Answers to Your Bagpipe Questions -

Answers to your Bagpipe Questions

by Jori Chisholm, Founder of
Last Updated: May 1, 2024

In this live video, I answer questions I’ve received over time via email, social media posts, about many important bagpipe topics. 

I started 25 years ago with the simple goal to provide high-quality information and inspiration for anyone, anywhere in the world who has a dream to learn to play the bagpipes. Thanks to your support, my business has been able to grow and help thousands of pipers of all levels. Join me and help me determine the future direction for Thank you!

Watch the video and scroll down to read the full video script.

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Video Transcript:  Hey everybody, Jori Chisholm here. Happy Friday afternoon to you. I just thought I would hop on the channel here and do a live video just to catch up and let you know some of the things that are going on around here at 

And what’s coming up in the future, I’ve had a little bit of a busy month with some traveling, but should be back here for the next little while until my kids are done with school in June. So I did one of these live videos back in March, and I thought I was going to get on and just talk for 10 minutes about the future of the channel and some of the stuff I have planned for website and products and YouTube channel. 

And I ended up talking for over half an hour, so I’m not going to do that today. I’m going to keep it to hopefully around 10 or 15 minutes here, but I wanted to give you a couple updates quickly. Last month, I launched my masterclass, which is Bagpipe Essentials Masterclass, 31 videos on all the essentials of bagpipe technique. 

So this will take you all the way from the very beginning if you’re just starting out on your practice chanter through the basic notes of the scale, how to put your hands on the chanter, all the way through gracenotes, doublings, all of our embellishments. 

Our nine doublings are for low G-based movements, which are grip, taorluath, birl, and D-throw, crossing noises. So that has been very popular since we launched that. So check that out at

If you’re a beginner, it’s perfect for you. If you have some experience and you’re just looking to get a more solid understanding of all your embellishments and how to play them perfectly, check out the Masterclass. 

Links to everything I talk about I’ll add to the description below, that’s Another thing that we launched this past month was a new deal on the Infinity chanter.  (So excuse me if you’re on my email list or you follow on social media) you know that I’m a big believer in the Infinity chanter from R .G. Hardie.  This is an amazing pipe chanter.  Yeah, I got one right here. It’s an amazing pipe chanter and what I love about it is the amazing sound and the smaller holes.  So especially on the bottom hand the holes are way smaller than a lot of other chanters on the market and the smaller holes makes it easier to play, feels more comfortable, and all of your execution is cleaner. And I really mean that, so if you’ve been playing a chanter with larger holes, when you try this Infinity chanter, you’re just going to be shocked in a good way about how good it feels.  The Blackwood version of the Infinity is the most comfortable chanter I’ve ever played.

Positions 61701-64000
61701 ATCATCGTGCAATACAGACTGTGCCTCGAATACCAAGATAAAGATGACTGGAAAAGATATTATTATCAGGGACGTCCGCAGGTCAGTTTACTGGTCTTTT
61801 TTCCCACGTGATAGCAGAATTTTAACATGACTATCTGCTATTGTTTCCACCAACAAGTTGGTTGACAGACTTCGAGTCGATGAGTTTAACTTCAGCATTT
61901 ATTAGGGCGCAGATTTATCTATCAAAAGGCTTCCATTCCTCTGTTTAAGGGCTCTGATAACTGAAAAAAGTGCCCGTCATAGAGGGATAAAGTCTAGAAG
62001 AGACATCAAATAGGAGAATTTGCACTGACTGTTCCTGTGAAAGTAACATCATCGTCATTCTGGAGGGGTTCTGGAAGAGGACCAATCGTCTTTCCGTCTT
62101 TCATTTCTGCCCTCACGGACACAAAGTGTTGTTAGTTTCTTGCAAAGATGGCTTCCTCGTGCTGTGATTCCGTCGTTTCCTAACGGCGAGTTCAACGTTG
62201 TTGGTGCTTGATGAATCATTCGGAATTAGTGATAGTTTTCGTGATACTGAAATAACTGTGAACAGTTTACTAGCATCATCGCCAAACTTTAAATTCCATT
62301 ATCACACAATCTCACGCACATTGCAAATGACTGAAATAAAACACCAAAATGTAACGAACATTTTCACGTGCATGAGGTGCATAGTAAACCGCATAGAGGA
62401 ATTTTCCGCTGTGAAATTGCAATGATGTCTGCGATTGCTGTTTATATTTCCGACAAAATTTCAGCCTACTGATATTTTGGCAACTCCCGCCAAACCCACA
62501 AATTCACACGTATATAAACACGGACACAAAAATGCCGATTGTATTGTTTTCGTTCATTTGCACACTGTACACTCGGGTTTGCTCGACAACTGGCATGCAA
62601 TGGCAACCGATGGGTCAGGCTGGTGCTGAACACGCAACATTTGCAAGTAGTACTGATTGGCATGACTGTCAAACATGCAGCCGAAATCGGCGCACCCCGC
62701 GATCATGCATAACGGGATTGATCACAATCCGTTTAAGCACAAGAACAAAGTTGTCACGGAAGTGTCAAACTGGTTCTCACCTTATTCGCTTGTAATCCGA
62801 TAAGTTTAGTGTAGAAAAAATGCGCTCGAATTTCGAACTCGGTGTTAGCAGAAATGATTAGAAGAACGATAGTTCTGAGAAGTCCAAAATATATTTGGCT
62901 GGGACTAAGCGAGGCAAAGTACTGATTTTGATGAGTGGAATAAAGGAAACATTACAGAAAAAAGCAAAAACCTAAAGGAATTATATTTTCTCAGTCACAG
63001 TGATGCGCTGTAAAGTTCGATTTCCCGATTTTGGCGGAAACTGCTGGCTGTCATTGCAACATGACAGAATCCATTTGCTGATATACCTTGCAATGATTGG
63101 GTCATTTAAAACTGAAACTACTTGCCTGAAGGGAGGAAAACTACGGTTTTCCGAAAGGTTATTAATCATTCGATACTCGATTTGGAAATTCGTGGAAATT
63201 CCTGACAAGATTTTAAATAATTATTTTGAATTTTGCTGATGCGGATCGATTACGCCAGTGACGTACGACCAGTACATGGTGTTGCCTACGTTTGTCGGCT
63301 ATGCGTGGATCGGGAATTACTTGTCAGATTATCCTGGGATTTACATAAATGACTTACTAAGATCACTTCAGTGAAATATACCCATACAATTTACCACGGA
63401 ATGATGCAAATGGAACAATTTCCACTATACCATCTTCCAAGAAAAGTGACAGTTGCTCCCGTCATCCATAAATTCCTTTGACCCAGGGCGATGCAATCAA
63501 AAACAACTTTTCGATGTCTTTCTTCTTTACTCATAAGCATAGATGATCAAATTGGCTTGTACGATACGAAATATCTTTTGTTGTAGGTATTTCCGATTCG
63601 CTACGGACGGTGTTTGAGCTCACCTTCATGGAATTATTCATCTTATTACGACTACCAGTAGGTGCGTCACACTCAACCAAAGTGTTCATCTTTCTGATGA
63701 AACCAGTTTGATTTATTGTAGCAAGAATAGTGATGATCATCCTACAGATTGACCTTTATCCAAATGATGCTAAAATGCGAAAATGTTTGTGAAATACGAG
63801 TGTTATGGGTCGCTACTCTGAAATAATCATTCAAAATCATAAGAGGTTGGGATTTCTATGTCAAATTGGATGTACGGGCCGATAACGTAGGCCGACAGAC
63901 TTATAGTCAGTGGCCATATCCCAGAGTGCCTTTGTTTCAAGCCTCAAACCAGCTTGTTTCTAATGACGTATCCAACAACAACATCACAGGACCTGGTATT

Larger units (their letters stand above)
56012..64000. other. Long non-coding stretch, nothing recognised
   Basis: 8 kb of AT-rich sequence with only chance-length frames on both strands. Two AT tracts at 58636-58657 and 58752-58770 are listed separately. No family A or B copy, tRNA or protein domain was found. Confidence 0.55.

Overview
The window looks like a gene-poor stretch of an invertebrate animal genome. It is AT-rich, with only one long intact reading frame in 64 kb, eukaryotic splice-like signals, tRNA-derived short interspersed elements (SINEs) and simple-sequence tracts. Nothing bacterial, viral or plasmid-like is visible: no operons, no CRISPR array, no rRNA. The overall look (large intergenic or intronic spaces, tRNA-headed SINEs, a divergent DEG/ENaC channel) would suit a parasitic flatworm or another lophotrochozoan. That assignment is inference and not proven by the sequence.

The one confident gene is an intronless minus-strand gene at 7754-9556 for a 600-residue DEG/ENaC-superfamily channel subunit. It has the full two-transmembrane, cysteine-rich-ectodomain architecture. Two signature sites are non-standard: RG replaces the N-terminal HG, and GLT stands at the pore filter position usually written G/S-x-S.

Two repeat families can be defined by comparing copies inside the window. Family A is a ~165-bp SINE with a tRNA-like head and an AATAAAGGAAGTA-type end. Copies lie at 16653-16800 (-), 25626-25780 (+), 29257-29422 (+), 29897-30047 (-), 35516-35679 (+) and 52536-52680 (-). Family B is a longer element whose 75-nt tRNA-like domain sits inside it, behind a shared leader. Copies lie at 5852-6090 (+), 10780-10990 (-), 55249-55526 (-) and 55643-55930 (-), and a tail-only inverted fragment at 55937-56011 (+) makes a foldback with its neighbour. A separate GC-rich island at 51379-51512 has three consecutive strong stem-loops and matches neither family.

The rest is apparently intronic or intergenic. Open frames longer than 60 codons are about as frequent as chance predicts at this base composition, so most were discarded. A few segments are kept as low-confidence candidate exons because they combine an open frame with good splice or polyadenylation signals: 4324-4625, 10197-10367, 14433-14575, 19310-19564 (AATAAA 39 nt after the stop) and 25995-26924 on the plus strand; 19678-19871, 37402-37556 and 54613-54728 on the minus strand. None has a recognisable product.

They add a little extra feature to the Blackwood chanter that they don’t on the plastic one, which is they round out. They sand off the edges of the holes, so it’s very smooth. And it feels like a chanter that you’ve been playing for years.  It has that really nice broken-in feel. And this Infinity chanter, when you first play it, you’re just going to love it. And so much so that you may not want to play your other chanters again. And so just have that warning. 

So what we announced this year on the shop is that you can now get a Tone Protector at a discounted price when you buy it with your Infinity chanter. So we’re selling tons of these already. 

So go to, and that will take you to the Infinity chanter page. There’s three choices. You can get the Blackwood Infinity chanter, which is the top of the line chanter.  You can get the Poly Infinity chanter, which is this plastic one. And they make a special one in poly, which is B flat. So I’m going to be working on an email and a video about this whole idea of playing in B flat. 

But if you want to play with other instruments that have a fixed pitch, like piano, guitar, organ, orchestral instruments, you’re going to want to have a fixed pitch chanter. So it’s a special chanter where when you play low A, it matches the exact note of B flat on those other instruments.